Is It Safe To Exercise After Giving Blood?

If you're the type who seeks out every opportunity to help out your fellow humans, you've most likely thought about donating blood. Maybe you've even done it already! There are a number of personal and professional reasons why you might consider donating blood.

According to the Red Cross, blood donations can help individuals in all demographics with various diseases and injuries. Medical News Today also cites potential mental health benefits that come from the altruistic behavior of freely providing assistance to fellow humans with no expected gain. Unfortunately, UnityPoint Health notes that approximately 90% of eligible blood donors do not actively donate blood, creating a consistent need for donors. They go further by stating that 90% of people who live to the age of 70 will need blood at some point in their life.

Whole blood donations can be done up to six times a year, spaced 56 days apart (via Red Cross). There are also a few other ways to donate, including platelet donation and plasma donation. Each donation process has different limitations, such as the time required and the number of donations allowed per year.

How does blood donation work?

The blood donation process begins with a screening process. The entire process takes about an hour to complete; however, the donation itself takes around 10 minutes for most individuals (via Red Cross). You'll answer a series of questions and be given some tests (such as temperature, pulse, and blood pressure) to determine if you are a healthy candidate for donation.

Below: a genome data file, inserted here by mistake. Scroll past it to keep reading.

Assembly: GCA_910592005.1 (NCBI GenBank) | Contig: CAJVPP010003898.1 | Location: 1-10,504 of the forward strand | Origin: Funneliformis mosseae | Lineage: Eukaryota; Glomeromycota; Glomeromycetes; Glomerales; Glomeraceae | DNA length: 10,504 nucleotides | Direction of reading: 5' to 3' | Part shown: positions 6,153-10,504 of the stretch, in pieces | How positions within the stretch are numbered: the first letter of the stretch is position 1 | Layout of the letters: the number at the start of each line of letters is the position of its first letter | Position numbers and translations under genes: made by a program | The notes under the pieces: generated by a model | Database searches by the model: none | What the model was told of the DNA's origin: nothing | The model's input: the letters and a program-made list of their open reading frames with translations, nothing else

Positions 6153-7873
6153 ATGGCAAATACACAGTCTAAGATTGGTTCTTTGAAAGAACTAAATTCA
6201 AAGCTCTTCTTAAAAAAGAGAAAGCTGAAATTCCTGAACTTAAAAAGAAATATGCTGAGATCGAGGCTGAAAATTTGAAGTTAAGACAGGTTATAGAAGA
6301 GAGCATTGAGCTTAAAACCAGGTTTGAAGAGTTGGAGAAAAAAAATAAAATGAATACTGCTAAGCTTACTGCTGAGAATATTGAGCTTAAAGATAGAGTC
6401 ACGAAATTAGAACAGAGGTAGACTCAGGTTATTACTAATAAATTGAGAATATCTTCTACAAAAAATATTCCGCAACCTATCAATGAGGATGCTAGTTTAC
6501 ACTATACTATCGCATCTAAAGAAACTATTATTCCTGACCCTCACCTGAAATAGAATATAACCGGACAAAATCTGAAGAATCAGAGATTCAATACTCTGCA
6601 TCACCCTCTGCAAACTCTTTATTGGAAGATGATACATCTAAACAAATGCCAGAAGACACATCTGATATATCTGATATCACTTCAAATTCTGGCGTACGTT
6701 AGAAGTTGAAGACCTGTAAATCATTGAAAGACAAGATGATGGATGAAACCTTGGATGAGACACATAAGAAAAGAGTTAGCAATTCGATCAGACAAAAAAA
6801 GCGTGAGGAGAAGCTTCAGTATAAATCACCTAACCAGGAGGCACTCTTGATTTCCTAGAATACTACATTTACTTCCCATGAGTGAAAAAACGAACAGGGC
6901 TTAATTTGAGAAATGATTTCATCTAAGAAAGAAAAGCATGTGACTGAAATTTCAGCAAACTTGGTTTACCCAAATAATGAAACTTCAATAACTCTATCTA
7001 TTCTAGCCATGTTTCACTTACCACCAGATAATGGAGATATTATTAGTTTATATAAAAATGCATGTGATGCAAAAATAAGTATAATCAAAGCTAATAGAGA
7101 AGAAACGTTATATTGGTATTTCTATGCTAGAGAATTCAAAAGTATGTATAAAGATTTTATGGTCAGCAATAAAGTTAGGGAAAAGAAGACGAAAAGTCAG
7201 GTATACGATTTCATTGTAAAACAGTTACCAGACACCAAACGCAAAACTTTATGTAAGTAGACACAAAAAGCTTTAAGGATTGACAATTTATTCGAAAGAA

The typical whole blood donation is for approximately one pint, notes the Red Cross. While this is a safe amount to be removed from a healthy individual, there can be some minor side effects. Following the donation, the overall red blood cell count and oxygen levels in the blood will be lowered while the body quickly works to replace the depleted red blood cells (via OneBlood).

Some individuals may feel queasy, light-headed, or fatigued, particularly if they haven't had proper nutrition prior to the donation. The good news is that while these symptoms can be unpleasant, they are short-lived, according to OneBlood.

Some donation facilities offer small snacks and/or juice if you're feeling a little shaky or nauseous following your donation. You'll be monitored in a rested position until you feel ready to leave (via Medical News Today).

Can you exercise after giving blood?

Just like you shouldn't run your car when it's low on oil, your body shouldn't be pushed when you're a pint down on blood. After giving blood, your body needs some time to recover before you resume normal exercise. The Red Cross advises that after giving blood, you take the rest of the day to relax and avoid any type of vigorous activity. The World Health Organization goes further and suggests avoiding sports and strenuous activities for 48 hours, per Medical News Today.

This is for a few reasons. Whole blood donations cause a temporary depletion of red blood cells in the body (via OneBlood). This has an impact on the factors like oxygen levels, hydration, and iron levels, according to Medical News Today. This can impact your ability to perform in athletic activities as your body is diminished. It can even put you at risk of injury, warns LiveStrong.

Additionally, while the body does work quickly to replace those red blood cells, individuals who participate regularly in endurance activities may find that their performance is affected for several weeks, according to LiveStrong. Taking a few precautions when donating blood like avoiding alcohol and caffeine, enjoying a healthy and balanced diet, and staying hydrated can help speed up your recovery time.